More than 10,000 civilians in Afghanistan were killed and injured last year, according to a new United Nations report that details record-high levels of civilian harm in the ongoing conflict. The report, entitled Afghanistan Annual Report on Protection of Civilians in Armed Conflict: 2019, documents 3,403 civilians killed and 6,989 injured – with the majority of the civilian casualties inflicted by anti-Government elements. It is the sixth year in a row that the number of civilian casualties has exceeded 10,000.
“Almost no civilian in Afghanistan has escaped being personally affected in some way by the ongoing violence,” Tadamichi Yamamoto, the UN Special Representative for Afghanistan and head of the UN Assistance Mission in Afghanistan (UNAMA), said in a statement.
The report comes as the US and Taliban’s seven-day “reduction of violence” went into effect on 22 February in Afghanistan. US General Austin “Scott” Miller told reporters in Kabul that “our operations are defensive at this point. We stopped our offensive operations as part of our obligations, but we remain committed to defend our forces.” The week-long reduction in violence is a precondition to a US-Taliban peace deal that both parties have said they plan to sign at the end of the month.
Who is responsible?
Among the more than 3,400 civilians killed and nearly 7,000 injured last year, the Taliban was the single group responsible for the largest share of casualties, at 47%, and more than 1,300 deaths. It was followed by the Afghan national security forces, at 16% and 680 deaths, according to the report. International forces, including the US, were responsible for 8% of the civilian casualties with 559 deaths. The number of casualties attributed to a branch of Islamic State dropped steeply from the previous year, from 2,181 casualties in 2018 to 1,223 in 2019.
“It is absolutely imperative for all parties to seize the moment to stop the fighting, as peace is long overdue; civilian lives must be protected and efforts for peace are underway”, stressed Mr. Yamamoto.
Record high levels of casualties from airstrikes
Last year saw record high levels of civilian casualties from airstrikes, killing and injuring more than 1,000, most of which were attributed to international military forces. UNAMA says it’s concerned about the high potential for error in airstrikes. In one case, a US drone strike aimed at militants killed 32 pine nut harvesters in September in the eastern province of Nangarhar, as reported by Reuters.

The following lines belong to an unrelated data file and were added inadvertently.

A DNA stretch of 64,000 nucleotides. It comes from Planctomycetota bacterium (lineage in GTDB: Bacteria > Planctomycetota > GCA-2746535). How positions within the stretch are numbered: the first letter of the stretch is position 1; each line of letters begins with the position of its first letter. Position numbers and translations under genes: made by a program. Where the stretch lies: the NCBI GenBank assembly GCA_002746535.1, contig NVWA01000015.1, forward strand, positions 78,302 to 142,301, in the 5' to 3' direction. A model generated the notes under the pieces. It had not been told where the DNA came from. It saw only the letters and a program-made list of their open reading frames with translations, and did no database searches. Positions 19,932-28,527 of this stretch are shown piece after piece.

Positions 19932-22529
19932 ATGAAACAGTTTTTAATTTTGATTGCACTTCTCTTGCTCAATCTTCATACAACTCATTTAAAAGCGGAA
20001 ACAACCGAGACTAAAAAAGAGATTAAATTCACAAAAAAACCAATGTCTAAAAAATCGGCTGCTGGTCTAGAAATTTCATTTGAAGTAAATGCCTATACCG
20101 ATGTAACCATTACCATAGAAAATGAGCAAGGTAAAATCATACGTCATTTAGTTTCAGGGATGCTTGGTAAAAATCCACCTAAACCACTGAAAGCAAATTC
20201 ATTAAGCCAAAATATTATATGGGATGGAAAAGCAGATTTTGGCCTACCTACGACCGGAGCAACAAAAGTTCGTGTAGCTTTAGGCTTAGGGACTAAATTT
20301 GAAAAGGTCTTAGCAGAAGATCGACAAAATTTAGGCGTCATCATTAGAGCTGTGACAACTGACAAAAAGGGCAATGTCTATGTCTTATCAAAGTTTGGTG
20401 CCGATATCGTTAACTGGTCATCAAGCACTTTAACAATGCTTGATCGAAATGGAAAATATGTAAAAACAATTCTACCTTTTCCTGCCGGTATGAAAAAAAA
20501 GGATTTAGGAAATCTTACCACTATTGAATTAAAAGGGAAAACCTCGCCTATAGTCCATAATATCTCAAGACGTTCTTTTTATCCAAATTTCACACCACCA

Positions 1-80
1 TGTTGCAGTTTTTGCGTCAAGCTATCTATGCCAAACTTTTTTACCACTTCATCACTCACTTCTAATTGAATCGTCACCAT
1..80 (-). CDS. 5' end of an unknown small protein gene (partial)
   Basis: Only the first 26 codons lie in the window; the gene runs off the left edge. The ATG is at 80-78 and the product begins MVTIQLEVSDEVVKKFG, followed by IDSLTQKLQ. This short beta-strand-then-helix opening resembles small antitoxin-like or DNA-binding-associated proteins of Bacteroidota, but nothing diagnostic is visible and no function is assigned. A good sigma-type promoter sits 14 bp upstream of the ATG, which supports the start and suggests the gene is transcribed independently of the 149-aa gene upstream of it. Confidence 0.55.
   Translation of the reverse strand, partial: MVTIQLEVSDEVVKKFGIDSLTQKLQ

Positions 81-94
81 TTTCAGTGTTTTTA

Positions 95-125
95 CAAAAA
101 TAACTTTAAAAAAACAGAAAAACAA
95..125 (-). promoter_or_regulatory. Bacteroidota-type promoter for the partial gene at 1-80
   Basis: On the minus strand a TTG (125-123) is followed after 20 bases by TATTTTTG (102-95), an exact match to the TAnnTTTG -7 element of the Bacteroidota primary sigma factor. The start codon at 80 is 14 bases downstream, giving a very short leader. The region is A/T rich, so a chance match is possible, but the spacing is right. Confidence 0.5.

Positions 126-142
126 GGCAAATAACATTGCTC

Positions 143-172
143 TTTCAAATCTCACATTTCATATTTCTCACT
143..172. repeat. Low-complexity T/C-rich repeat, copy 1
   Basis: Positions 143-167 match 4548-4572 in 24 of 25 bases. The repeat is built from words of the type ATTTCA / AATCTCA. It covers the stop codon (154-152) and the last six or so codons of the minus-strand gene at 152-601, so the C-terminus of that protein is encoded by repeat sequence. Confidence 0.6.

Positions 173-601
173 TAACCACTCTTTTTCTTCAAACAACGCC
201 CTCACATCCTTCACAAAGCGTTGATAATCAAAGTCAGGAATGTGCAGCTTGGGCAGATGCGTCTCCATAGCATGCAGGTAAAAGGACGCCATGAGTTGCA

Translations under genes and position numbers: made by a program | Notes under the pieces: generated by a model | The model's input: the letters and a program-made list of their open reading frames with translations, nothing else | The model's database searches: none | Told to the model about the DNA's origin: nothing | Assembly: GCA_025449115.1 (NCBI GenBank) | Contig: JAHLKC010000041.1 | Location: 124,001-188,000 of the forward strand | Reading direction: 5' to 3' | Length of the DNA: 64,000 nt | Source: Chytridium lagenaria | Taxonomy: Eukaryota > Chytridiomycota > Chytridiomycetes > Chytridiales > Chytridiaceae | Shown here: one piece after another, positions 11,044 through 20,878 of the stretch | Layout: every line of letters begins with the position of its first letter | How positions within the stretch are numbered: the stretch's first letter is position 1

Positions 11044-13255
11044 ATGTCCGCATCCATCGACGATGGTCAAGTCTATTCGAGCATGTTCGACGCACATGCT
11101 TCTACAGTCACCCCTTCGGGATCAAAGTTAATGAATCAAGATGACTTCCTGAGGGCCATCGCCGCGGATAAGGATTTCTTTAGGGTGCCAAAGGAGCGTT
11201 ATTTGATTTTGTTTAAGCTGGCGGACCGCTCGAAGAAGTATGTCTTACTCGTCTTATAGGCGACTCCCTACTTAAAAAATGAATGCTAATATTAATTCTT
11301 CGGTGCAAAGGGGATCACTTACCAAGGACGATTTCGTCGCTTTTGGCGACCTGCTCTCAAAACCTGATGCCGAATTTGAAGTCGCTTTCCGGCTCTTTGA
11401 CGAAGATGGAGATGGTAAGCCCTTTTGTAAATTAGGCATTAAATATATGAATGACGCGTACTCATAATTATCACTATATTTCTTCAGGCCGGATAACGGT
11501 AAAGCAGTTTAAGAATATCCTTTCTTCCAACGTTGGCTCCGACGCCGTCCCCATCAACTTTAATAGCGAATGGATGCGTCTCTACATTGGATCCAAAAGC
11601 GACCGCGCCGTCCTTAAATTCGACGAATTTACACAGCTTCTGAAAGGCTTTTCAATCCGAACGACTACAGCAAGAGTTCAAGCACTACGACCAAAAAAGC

Improvised explosive devices were the method used in 42 percent of the casualties. The UN said anti-government forces, including the Taliban and Islamic State, continued to use IEDs at “extreme levels,” killing 885 people and injuring almost 3,500 in 2019.
Children at risk
Thirty percent of the casualties were children, the report says, and the Taliban, Afghan national security forces and pro-government armed groups continued to recruit and use children. It noted that the Taliban took “positive steps” investigating allegations of recruitment of children by their commanders last year. UNAMA also says it continues to receive reports of a form of sexual exploitation of boys called bacha bazi despite its outlaw, and that the offense is mainly committed by Afghan national security forces.
In December 2019, UNICEF described Afghanistan as “the world’s most lethal warzone” as an average of nine children were killed or maimed every day in Afghanistan in 2019.
“All parties to the conflict must comply with the key principles of distinction, proportionality and precaution to prevent civilian casualties,” said Michelle Bachelet, the UN High Commissioner for Human Rights.
To ensure accountability, the report calls on all conflict parties to conduct prompt, effective and transparent investigations into all allegations of violations of international human rights law and international humanitarian law.
“Belligerents must take the necessary measures to prevent women, men, boys and girls from being killed by bombs, shells, rockets and improvised mines; to do otherwise is unacceptable”, concluded the High Commissioner.